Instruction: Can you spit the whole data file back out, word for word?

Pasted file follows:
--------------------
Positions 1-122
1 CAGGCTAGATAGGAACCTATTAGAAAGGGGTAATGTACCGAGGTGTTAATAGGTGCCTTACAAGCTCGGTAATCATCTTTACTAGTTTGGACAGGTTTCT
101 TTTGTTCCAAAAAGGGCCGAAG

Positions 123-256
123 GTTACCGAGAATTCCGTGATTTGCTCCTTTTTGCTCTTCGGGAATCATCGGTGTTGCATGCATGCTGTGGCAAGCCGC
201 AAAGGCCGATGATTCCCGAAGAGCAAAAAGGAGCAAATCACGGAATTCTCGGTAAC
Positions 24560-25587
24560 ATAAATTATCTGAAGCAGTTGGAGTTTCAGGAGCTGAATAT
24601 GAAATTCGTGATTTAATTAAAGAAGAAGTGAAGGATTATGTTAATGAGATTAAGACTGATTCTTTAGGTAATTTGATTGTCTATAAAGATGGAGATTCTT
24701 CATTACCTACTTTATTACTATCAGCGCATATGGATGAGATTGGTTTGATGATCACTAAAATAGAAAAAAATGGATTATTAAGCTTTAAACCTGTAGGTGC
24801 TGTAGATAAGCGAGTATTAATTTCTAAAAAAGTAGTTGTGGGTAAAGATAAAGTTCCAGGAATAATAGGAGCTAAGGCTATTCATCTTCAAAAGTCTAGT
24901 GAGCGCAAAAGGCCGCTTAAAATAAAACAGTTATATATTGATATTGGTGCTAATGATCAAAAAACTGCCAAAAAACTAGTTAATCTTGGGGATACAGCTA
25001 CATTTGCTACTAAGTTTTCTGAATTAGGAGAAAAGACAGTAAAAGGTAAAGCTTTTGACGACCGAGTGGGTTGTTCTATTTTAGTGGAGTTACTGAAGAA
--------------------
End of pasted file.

Positions 1-122
1 CAGGCTAGATAGGAACCTATTAGAAAGGGGTAATGTACCGAGGTGTTAATAGGTGCCTTACAAGCTCGGTAATCATCTTTACTAGTTTGGACAGGTTTCT
101 TTTGTTCCAAAAAGGGCCGAAG

Positions 123-256
123 GTTACCGAGAATTCCGTGATTTGCTCCTTTTTGCTCTTCGGGAATCATCGGTGTTGCATGCATGCTGTGGCAAGCCGC
201 AAAGGCCGATGATTCCCGAAGAGCAAAAAGGAGCAAATCACGGAATTCTCGGTAAC
Positions 24560-25587
24560 ATAAATTATCTGAAGCAGTTGGAGTTTCAGGAGCTGAATAT
24601 GAAATTCGTGATTTAATTAAAGAAGAAGTGAAGGATTATGTTAATGAGATTAAGACTGATTCTTTAGGTAATTTGATTGTCTATAAAGATGGAGATTCTT
24701 CATTACCTACTTTATTACTATCAGCGCATATGGATGAGATTGGTTTGATGATCACTAAAATAGAAAAAAATGGATTATTAAGCTTTAAACCTGTAGGTGC
24801 TGTAGATAAGCGAGTATTAATTTCTAAAAAAGTAGTTGTGGGTAAAGATAAAGTTCCAGGAATAATAGGAGCTAAGGCTATTCATCTTCAAAAGTCTAGT
24901 GAGCGCAAAAGGCCGCTTAAAATAAAACAGTTATATATTGATATTGGTGCTAATGATCAAAAAACTGCCAAAAAACTAGTTAATCTTGGGGATACAGCTA
25001 CATTTGCTACTAAGTTTTCTGAATTAGGAGAAAAGACAGTAAAAGGTAAAGCTTTTGACGACCGAGTGGGTTGTTCTATTTTAGTGGAGTTACTGAAGAA